Friday, 24 August 2012

Obon


Laterns say goodbye

During お盆, the spirits of deceased relatives are said to return to the world of the living for a short visit. Everyone travels back to their ancestral homes, dances are held, special foods are eaten and graves are cleaned and tended. At the end of the o-bon period, the spirits are guided back safely to the afterlife with lanterns and fires.




My favourite place to experience this is in Kyoto, where the huge words and pictures are laid out on the sides of the mountains surrounding the city are set alight.

Our cups feature the kanji for "gate", "big" and a picture of a ship.
Starbucks Kyoto decorated their cups on the day. Each mountain has a different design.
It's technically called Gozan no Okuribi (五山送り火 literally "five mountain send-off fire"), but everyone I talked to called it Daimonji Yaki (大文字焼き lit. "big letter burning"). While a lot of tourists like watching the fires from scenic places like Kinkakuji, you can also rent rowing boats and enjoy the sight of the fires while lanterns drift by you and the sounds of Buddhist chanting fill the air.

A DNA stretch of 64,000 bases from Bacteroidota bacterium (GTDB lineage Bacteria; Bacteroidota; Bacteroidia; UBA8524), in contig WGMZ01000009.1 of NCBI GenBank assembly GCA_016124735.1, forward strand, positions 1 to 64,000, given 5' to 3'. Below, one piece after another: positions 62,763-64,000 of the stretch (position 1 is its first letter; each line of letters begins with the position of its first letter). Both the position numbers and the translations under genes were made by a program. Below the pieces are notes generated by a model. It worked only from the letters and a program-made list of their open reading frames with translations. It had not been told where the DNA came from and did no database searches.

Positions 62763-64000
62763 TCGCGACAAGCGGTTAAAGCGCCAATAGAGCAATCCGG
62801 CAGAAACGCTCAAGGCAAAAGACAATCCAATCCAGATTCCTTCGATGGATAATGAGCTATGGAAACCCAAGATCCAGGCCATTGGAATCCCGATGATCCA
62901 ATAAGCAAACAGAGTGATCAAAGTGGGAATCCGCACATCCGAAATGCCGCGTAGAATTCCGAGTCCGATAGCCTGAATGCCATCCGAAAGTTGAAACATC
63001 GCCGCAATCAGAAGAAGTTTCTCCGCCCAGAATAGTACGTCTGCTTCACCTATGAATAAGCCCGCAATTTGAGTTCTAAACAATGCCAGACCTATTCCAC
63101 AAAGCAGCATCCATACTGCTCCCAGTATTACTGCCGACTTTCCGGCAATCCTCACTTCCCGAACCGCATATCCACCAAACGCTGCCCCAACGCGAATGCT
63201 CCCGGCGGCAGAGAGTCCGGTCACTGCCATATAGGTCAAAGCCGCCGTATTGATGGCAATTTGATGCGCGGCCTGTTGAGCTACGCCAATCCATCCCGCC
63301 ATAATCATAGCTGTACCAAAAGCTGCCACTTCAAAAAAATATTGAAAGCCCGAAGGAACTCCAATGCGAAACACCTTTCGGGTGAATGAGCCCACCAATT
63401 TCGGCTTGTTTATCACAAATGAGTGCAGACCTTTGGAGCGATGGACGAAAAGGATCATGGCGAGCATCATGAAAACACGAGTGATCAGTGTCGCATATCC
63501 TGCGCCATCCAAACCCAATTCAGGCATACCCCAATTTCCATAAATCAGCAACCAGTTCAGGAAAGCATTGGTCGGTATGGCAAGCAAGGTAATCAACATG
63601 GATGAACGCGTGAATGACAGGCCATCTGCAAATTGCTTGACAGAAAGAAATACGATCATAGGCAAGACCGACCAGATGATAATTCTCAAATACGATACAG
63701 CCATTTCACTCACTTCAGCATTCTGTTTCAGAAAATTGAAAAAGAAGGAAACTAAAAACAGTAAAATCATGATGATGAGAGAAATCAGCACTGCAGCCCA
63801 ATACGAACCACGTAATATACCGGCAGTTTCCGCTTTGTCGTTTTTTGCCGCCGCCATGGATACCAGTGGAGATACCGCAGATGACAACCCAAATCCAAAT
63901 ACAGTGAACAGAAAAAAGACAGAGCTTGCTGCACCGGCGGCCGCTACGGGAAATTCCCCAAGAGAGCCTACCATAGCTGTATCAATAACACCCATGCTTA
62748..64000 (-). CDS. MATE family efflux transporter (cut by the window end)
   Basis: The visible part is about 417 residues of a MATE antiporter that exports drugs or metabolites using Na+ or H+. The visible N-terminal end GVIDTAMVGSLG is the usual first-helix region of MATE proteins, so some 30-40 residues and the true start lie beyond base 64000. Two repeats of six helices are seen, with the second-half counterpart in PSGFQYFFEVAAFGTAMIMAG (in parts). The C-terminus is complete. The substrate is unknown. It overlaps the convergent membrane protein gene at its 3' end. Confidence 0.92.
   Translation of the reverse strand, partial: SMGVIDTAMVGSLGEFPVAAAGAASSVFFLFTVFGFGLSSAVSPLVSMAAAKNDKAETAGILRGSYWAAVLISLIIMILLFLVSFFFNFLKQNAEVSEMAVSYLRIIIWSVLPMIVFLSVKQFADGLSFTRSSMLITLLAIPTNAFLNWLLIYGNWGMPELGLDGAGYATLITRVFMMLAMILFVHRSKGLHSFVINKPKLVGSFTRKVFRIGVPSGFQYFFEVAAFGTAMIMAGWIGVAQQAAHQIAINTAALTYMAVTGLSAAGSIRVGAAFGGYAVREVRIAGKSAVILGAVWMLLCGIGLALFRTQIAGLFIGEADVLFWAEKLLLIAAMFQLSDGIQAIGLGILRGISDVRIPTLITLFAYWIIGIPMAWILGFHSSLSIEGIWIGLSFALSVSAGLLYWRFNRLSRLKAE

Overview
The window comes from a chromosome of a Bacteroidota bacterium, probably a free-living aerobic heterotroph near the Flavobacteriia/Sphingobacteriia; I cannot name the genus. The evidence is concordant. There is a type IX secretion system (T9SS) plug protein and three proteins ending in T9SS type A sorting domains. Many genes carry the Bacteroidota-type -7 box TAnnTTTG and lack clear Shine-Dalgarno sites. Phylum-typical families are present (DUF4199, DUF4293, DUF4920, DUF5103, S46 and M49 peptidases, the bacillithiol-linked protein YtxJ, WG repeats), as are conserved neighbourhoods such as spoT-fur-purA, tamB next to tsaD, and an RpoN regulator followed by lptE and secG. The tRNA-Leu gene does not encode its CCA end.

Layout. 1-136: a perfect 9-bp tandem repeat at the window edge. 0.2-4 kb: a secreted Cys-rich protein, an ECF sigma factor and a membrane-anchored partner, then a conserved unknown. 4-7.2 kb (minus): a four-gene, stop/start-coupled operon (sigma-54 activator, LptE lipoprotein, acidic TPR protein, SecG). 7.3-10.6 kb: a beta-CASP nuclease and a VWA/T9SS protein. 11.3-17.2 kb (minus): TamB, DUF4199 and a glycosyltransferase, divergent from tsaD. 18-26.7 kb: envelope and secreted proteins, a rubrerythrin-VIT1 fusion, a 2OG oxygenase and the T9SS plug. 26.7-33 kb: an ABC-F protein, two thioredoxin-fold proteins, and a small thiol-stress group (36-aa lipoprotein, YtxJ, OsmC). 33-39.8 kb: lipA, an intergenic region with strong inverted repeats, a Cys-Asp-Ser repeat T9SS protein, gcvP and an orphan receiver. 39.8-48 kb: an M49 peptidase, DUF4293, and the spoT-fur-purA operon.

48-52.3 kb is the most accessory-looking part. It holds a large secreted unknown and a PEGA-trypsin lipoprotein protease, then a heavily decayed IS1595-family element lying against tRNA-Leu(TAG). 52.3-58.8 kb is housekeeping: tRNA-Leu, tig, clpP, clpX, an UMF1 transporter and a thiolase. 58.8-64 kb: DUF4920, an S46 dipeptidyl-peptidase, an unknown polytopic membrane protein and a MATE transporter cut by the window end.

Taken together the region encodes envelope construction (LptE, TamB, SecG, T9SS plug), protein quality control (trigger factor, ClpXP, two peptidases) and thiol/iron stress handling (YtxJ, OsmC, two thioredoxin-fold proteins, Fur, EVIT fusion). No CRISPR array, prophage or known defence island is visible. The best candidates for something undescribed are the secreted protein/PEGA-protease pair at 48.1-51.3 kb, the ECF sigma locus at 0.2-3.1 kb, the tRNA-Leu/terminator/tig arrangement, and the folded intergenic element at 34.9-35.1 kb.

There's a lovely short video taken on the lake below. It's a shame they used music instead of letting you hear the chanting and the soft splashes of the row boats, but it still conveys some of the atmosphere.


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